Scholarly providential research
Webster’s 1828 Dictionary defines forum as:
- In Rome, a public place, where causes were judicially tried, and orations delivered to the people . . . .
- A tribunal; a court; any assembly empowered to hear and decide causes; also, jurisdiction.
Modern definitions of forum focus on open discussion of public opinion without finality, empowerment and absolute truth. In stark contrast Joseph Smith Forum focuses on the traditional definition. We believe that discussion should occur, but with standards by which truth can be discovered and then personal actions conformed. The modern world is ever learning but never able to come to a knowledge of the truth because it has rejected revelation, the only source of absolute truth.
Joseph Smith Forum, a division of Joseph Smith Foundation, is dedicated to finding solutions to the problems of our troubled world through the word of God as revealed in scripture and through the words of latter-day prophets. Our motto is: Organizing the writings and doctrine of Joseph Smith and his successors in such a way as to enable the perplexing questions of our day to be answered. The focus is on the very best of the very best resources available. The research is presented in the areas below:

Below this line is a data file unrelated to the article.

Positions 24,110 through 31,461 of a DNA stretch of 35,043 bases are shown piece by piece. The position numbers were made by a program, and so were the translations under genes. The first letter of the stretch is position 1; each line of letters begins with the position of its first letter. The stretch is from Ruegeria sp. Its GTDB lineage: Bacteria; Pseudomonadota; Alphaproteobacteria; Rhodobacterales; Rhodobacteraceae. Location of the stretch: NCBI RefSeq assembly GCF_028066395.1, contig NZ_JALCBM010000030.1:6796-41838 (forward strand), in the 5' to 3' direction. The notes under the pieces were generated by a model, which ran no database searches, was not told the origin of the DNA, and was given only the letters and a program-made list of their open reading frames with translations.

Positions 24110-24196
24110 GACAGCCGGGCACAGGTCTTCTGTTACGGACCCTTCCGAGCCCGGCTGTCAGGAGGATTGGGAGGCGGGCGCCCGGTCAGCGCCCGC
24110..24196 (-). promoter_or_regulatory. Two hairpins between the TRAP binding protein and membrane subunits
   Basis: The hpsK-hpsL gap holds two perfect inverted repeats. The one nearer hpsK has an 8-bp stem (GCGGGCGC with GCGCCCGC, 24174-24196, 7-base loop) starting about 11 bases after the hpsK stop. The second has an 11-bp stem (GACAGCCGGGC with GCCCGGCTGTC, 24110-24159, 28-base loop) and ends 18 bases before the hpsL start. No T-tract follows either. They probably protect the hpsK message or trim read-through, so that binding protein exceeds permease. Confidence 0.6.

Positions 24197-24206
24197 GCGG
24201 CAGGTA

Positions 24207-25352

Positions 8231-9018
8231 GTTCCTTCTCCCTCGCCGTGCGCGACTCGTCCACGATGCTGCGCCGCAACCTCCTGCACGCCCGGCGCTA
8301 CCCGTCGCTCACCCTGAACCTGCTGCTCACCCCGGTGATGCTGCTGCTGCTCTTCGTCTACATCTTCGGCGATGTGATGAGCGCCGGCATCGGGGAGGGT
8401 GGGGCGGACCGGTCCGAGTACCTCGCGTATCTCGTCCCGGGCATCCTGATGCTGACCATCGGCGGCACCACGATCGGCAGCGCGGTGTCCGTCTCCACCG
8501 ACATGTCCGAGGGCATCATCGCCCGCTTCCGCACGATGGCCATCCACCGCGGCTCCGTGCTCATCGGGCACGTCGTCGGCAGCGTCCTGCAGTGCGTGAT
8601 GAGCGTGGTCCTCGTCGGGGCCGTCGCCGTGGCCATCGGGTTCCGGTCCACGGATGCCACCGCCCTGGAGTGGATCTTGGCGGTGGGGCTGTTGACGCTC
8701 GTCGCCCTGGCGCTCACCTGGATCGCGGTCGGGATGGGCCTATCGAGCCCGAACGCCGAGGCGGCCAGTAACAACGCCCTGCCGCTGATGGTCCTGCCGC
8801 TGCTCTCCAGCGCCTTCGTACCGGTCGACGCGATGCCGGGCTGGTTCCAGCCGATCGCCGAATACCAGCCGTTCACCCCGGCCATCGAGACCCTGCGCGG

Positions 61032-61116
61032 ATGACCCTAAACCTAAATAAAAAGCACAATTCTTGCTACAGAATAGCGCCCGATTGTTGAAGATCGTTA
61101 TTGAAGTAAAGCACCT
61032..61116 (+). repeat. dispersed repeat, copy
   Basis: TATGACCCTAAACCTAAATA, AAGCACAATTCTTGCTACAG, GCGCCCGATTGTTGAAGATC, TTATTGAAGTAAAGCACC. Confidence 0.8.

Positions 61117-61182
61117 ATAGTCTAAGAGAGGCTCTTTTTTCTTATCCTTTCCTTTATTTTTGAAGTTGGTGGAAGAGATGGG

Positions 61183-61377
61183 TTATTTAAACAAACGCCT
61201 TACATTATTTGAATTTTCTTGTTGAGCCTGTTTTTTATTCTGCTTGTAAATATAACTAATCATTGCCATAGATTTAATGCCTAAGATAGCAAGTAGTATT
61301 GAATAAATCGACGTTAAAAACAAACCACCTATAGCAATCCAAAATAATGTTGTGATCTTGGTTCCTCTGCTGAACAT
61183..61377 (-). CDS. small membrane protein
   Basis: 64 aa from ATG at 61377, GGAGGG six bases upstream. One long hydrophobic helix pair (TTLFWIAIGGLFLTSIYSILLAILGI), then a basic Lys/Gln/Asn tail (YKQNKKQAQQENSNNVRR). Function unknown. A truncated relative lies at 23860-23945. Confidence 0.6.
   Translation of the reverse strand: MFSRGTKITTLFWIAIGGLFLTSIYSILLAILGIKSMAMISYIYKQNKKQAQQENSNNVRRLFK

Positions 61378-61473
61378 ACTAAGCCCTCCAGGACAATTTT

Underlying all Joseph Smith Foundation projects is a reliance upon the foundation of the revelations of God. All of the revelations, unmodified and unapologetically, should be carefully studied and applied to our lives. Note this counsel by President Heber C. Kimball:
The revelations which Joseph Smith has given to this people were given to him by Jesus Christ, the Savior of the world; and this people cannot be blessed if they lightly esteem any of them, but they will lose the Spirit, and sorrow and vexation will come into their families. The Lord designs that we shall be separate and distinct from every other people, and wishes to make us His peculiar people, and to raise up for himself a pure seed who will keep His law and walk in His statutes. (Heber C. Kimball, Journal of Discourses 11: 211.)
If you would like to contribute to this project please contact us.